In a third step, as shown in FIG. 13, the first protective mask 242 is stripped away, leaving the slider body 240 with the desired spacer pads 220 integrally attached thereto. One of skill in the art will appreciate that the size, shape and location of the spacer pads 220 will be determined by the configuration of the first protective mask (242 in FIGS. 11 and 12). Similarly, one of skill in the art will realize that the spacer pads 220 can also be formed by depositing the spacer pad material over the entire lower surface of the slider body 240, applying an alternative first protective mask that protects only the desired locations of the spacer pads 220, and removing the undesired portion of the previously deposited layer of spacer pad material, using, for instance, ion milling. Whichever sequence of steps is performed, the resultant structure is that shown in FIG. 13. That is, a slider body 240 with spacer pads 220 of the desired size, shape and location.
Step four in the manufacturing process is illustrated in FIG. 14, which shows a second protective mask 246 deposited on the slider body 240. This second protective mask 246 defines the desired size, shape and location of the burnishing pads. As shown in FIG. 14, on those burnishing pads associated with spacer pads 220, the second protective mask also covers the spacer pads 220.
FIG. 15 shows step five in the fabrication process, in which, those areas of the slider body 240 not covered by the second protective mask 246 are ion milled to form the air bearing surface 212 of the burnishing head, and to cause the burnishing pads 216, with any associated spacer pads 220, to extend from the air bearing surface 212 by a desired height 226 (also similarly designated in FIG. 8).
The sixth fabrication step is shown in FIG. 16, and involves the formation of a third protective mask 248 on the air bearing surface 212 formed in step five (FIG. 15). It should be noted in FIG. 16 that the second protective mask 246 is still in place, protecting the burnishing pads 216, and any associated spacer pads 220.
The third protective mask 248 covers the air bearing surface 212 except where openings 250 are provided surrounding the burnishing pads 216.
The seventh fabrication step is illustrated in FIG. 17, in which those portions of the slider body 240 not protected by the second and third protective masks 246, 248, are subjected to a second ion milling operation to form the moats 218 surrounding the burnishing pads 216. This second ion milling operation also serves to define the depth of the moats 218, and, in turn, the overall height 208 (similarly designated in FIG. 8) of the burnishing pads 216. It will be recalled that this overall height 208 is selected to minimize or eliminate the formation of a liquid meniscus between the burnishing pads 216 and the disc, as previously discussed with regard to FIGS. 5A, 5B and 6 above.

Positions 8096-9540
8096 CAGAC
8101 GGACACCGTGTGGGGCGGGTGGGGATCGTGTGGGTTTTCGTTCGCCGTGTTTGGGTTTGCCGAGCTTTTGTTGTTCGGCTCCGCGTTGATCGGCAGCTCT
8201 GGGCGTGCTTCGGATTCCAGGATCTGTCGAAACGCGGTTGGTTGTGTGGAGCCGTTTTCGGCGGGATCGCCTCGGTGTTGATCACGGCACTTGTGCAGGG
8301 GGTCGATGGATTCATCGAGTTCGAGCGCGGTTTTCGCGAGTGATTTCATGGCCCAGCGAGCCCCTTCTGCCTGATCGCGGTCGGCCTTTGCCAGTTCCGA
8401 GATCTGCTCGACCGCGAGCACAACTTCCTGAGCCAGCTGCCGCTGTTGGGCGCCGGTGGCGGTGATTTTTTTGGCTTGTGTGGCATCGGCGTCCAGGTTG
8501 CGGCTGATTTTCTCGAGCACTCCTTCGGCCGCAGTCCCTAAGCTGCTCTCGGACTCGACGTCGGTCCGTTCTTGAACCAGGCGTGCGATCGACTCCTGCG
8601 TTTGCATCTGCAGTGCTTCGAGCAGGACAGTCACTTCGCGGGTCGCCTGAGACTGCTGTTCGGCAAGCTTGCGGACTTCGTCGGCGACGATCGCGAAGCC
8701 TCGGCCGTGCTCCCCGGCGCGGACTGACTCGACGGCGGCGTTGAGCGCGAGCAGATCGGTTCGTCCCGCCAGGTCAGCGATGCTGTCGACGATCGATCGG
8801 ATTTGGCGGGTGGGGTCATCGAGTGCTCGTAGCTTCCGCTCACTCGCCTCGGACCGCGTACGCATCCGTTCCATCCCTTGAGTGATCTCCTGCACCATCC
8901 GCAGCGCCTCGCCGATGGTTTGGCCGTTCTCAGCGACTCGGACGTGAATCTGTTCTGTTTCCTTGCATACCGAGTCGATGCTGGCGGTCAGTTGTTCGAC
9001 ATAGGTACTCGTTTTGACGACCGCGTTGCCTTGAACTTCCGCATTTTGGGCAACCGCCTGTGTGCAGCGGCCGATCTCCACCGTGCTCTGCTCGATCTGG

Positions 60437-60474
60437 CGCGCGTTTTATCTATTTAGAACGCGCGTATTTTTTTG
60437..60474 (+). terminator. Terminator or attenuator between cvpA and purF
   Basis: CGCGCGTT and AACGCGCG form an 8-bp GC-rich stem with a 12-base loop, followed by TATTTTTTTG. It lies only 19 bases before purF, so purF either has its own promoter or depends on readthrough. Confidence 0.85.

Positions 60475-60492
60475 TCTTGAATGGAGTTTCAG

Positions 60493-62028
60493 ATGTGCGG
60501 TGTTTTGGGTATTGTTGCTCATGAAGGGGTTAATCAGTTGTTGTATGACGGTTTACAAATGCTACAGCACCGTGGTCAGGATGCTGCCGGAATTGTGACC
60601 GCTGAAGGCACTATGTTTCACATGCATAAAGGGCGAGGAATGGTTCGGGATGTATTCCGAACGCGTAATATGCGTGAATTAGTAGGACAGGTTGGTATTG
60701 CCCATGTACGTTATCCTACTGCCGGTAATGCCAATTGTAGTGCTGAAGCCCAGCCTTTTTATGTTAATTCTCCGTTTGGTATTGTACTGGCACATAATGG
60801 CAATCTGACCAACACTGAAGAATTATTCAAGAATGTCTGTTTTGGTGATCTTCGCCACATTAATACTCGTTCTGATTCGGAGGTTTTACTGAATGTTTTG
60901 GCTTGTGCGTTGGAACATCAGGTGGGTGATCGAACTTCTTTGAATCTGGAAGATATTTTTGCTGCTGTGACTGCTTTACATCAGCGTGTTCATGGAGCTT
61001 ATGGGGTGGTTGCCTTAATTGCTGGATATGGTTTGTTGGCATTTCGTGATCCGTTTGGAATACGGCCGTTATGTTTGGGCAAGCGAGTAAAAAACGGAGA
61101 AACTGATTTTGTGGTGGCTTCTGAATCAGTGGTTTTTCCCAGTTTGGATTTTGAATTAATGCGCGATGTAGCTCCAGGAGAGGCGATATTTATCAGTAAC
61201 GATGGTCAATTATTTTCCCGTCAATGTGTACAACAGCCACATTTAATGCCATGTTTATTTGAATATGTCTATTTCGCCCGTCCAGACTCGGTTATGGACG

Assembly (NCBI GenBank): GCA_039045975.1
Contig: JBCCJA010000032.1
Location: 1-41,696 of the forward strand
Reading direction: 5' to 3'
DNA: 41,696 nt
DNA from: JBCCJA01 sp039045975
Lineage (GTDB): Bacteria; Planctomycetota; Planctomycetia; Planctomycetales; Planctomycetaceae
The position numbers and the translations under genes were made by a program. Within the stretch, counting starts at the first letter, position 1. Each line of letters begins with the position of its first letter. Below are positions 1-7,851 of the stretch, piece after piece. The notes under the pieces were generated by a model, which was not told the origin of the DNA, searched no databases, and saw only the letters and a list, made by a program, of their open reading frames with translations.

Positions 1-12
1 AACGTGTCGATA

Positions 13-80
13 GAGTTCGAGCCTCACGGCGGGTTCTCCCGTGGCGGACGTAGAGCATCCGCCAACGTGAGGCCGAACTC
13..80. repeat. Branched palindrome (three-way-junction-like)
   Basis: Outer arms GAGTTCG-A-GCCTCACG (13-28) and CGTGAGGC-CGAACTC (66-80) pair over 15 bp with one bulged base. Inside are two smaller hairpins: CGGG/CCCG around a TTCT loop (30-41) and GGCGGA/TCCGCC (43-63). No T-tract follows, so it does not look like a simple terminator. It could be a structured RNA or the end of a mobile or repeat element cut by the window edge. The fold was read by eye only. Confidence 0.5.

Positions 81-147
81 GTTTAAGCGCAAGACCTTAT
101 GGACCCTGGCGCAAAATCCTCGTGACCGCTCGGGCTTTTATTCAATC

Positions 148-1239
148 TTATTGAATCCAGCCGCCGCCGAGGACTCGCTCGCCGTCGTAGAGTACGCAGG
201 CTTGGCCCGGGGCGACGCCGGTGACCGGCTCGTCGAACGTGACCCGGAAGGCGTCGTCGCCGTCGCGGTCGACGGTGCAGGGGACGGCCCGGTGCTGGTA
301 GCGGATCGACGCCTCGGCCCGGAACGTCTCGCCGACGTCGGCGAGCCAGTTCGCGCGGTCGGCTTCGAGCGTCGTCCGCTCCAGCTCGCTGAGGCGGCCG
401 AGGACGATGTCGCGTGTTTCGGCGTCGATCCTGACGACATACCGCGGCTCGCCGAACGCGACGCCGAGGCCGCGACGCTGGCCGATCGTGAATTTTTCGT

In a final manufacturing step, as illustrated in FIG. 18, the second and third protective masks 246, 248 are stripped away, leaving the completed burnishing head structure, including the air bearing surface 212, burnishing pads 216 with surrounding moats 218 and any associated spacer pads 220.
It should also be noted that, if microtexturing of the contact surface of the spacer pads 220 is to be included in the finished burnishing head, the microtexturing can be provided at any one of several stages in the manufacturing process. For instance, in the sequence described above, proper masking of the contact surface of the spacer pads 220, interference lithographic treatment of the mask and etching of the contact surface can be accomplished between step 2 (FIG. 12), in which the material of the spacer pads 220 is deposited on the slider body 240, and step 3 (FIG. 13), in which the first protective mask 244, defining the size, shape and location of the spacer pads 220, is stripped away.
If the noted alternative fabrication process for forming the spacer pads 220 is used, then microtexturing of the entire deposited layer of spacer pad material can be accomplished before the undesired portion of the spacer pad material is removed to form the spacer pads 220. If the microtexturing of the contact surface of the spacer pads 220 is performed in either of these manners, then the second protective mask applied in step four (FIG. 14) will serve to protect and maintain the microtextured surface during subsequent fabrication steps.
Alternatively, after the final step of FIG. 18 is accomplished, an appropriate masking and interference lithographic process can be used to microtexture the contact surfaces of the spacer pads 220 as a final manufacturing step.